When t\vice as much cooking is undertaken as there are
servants, or conveniences in the kitchen to do it properly,
dishes must be dressed long before the dinner hour, and
stand by spoiling the poor cook loses her credit; and the
poor guests get indigestions. Why prepare for eight or ten
friends, more than sufficient for twenty or thirty visiters 1
" Enough is as good as a feast," and a prudent provider, who
sensibly takes measure of the stomachic, instead of the
SILLY ocular, appetite of his guests, may entertain his
friends, three times as often, and ten times as well.
It is your SENSELESS SECOND COURSES ridiculous variety
of WINES, LIQUEURS, ICES,* DESSERTS, &c. which are served
up merely to feed the eye, or pamper palled appetite, that
overcome the stomach and paralyze digestion, and seduce
" children of a larger growth" to sacrifice the health and
comfort of several days, for the baby-pleasure of tickling
their tongue for a few minutes, with trifles and custards ! ! !
" INDIGESTION will sometimes overtake the most experi-
enced epicure; when the gustatory nerves are in good
humour, hunger and savoury viands will sometimes seduce
the tongue of a ' grand gourmand? to betray the interests of
his stomach in spite of his brains.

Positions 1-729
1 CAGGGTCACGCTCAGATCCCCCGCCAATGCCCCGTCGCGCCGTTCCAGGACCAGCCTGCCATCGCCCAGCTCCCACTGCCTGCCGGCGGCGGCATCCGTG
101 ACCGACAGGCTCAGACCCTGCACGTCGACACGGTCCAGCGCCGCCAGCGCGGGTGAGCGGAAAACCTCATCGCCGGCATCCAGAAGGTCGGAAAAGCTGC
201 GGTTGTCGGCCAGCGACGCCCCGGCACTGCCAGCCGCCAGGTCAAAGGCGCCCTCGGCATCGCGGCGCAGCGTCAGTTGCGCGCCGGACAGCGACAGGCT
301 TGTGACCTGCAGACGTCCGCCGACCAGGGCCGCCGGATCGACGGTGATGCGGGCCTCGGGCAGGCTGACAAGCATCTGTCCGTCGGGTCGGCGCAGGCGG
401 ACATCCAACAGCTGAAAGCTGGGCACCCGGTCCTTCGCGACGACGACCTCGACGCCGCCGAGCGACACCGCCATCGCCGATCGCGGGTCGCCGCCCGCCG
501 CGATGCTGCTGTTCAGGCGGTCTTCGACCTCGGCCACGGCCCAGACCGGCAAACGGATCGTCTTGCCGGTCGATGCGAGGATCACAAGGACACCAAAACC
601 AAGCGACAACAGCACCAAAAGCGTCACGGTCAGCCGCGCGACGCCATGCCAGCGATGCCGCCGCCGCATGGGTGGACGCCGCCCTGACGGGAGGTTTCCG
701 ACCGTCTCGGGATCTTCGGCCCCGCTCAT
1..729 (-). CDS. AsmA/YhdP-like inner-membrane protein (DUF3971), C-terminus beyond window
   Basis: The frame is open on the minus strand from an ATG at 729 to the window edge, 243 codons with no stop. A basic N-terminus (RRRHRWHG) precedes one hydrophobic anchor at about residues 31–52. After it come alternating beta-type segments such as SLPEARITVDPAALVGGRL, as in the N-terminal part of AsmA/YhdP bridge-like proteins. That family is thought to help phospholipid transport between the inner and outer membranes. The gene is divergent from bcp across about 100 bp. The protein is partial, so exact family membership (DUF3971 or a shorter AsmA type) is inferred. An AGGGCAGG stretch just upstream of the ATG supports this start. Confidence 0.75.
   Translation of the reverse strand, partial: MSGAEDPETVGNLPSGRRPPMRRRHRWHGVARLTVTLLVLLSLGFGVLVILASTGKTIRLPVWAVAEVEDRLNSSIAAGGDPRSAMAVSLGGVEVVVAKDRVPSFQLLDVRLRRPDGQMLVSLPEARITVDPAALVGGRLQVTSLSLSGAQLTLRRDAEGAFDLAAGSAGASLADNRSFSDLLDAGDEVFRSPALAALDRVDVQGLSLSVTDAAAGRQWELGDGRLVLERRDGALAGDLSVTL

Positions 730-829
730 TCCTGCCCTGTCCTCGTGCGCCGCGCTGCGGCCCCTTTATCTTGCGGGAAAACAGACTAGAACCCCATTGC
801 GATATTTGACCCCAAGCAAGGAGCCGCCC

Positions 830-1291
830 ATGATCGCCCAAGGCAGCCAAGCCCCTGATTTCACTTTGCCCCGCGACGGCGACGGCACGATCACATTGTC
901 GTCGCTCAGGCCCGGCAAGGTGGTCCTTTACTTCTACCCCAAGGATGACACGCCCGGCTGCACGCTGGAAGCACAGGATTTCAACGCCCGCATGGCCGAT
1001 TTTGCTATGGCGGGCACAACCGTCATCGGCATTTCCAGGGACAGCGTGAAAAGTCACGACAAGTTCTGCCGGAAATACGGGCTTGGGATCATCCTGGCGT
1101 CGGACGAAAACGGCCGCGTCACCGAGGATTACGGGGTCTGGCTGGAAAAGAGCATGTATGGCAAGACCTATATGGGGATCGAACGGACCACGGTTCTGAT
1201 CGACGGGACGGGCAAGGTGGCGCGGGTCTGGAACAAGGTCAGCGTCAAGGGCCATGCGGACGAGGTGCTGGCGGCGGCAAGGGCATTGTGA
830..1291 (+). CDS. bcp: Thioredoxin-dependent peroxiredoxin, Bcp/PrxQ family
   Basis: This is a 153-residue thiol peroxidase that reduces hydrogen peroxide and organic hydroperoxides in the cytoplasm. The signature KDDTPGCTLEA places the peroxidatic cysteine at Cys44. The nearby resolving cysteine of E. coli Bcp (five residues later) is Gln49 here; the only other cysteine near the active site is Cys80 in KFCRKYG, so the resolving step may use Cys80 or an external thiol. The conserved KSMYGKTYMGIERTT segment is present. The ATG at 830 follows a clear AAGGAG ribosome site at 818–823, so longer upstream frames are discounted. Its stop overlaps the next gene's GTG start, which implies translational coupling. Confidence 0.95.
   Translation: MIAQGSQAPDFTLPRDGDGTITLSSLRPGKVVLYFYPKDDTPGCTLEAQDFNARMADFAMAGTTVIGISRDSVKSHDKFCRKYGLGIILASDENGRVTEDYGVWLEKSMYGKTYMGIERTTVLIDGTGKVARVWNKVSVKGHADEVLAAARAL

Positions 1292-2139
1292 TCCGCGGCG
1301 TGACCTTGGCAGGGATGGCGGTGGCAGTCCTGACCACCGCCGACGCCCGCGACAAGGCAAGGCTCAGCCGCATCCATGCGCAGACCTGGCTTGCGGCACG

"On such an unfortunate occasion, when the stomach
sends forth eructantt signals of distress, the peristaltic per-
suaders are as agreeable and effectual assistance as can be
offered ; and for delicate constitutions, and those that are
impaired by age or intemperance, are a valuable panacea.
" They derive, and deserve this name, from the peculiar
mildness of their operation. One or two very gently in-
crease the action of the principal viscera, help them to do
their work a little faster, and enable the stomach to serve
with an ejectment whatever offends it, and move it into the
'* Thus indigestion is easily and speedily removed, appe-
tite restored, the mouths of the absorbing vessels being
cleansed, nutrition is facilitated, and strength of body, and
energy of mind, are the happy results." See "PEPTIC
PRECEPTS," from which we extract the following prescrip-
* Swilling cold soda water immediately after eating a hearty dinner, is another
very unwholesome custom take good ginger beer if you are thirsty, and don't lik>
Sir John Barleycorn's cordial.
t Strong peppermint or ginger lozenges are an excellent help for that flatulence
with which some aged and dyspeptic people are afflicted three or four hours after
INVITATIONS TO DINNEH, 39
To make FORTY PERISTALTIC PERSUADERS,
Turkey rhubarb, finely pulverized, two drachms,
Syrup (by weight), one drachm,
Oil of carraway, ten drops (minims),
Made into pills, each of which will'contain three grains of rhv&arb,
" The DOSE OF THE PERSUADERS must be adapted to tlie
constitutional peculiarity of the patient. When you wish to
accelerate or augment the alvine exoneration, take two,
three, or more, according to the effect you desire to produce.
Two pills will do as much for one person, as^e or six will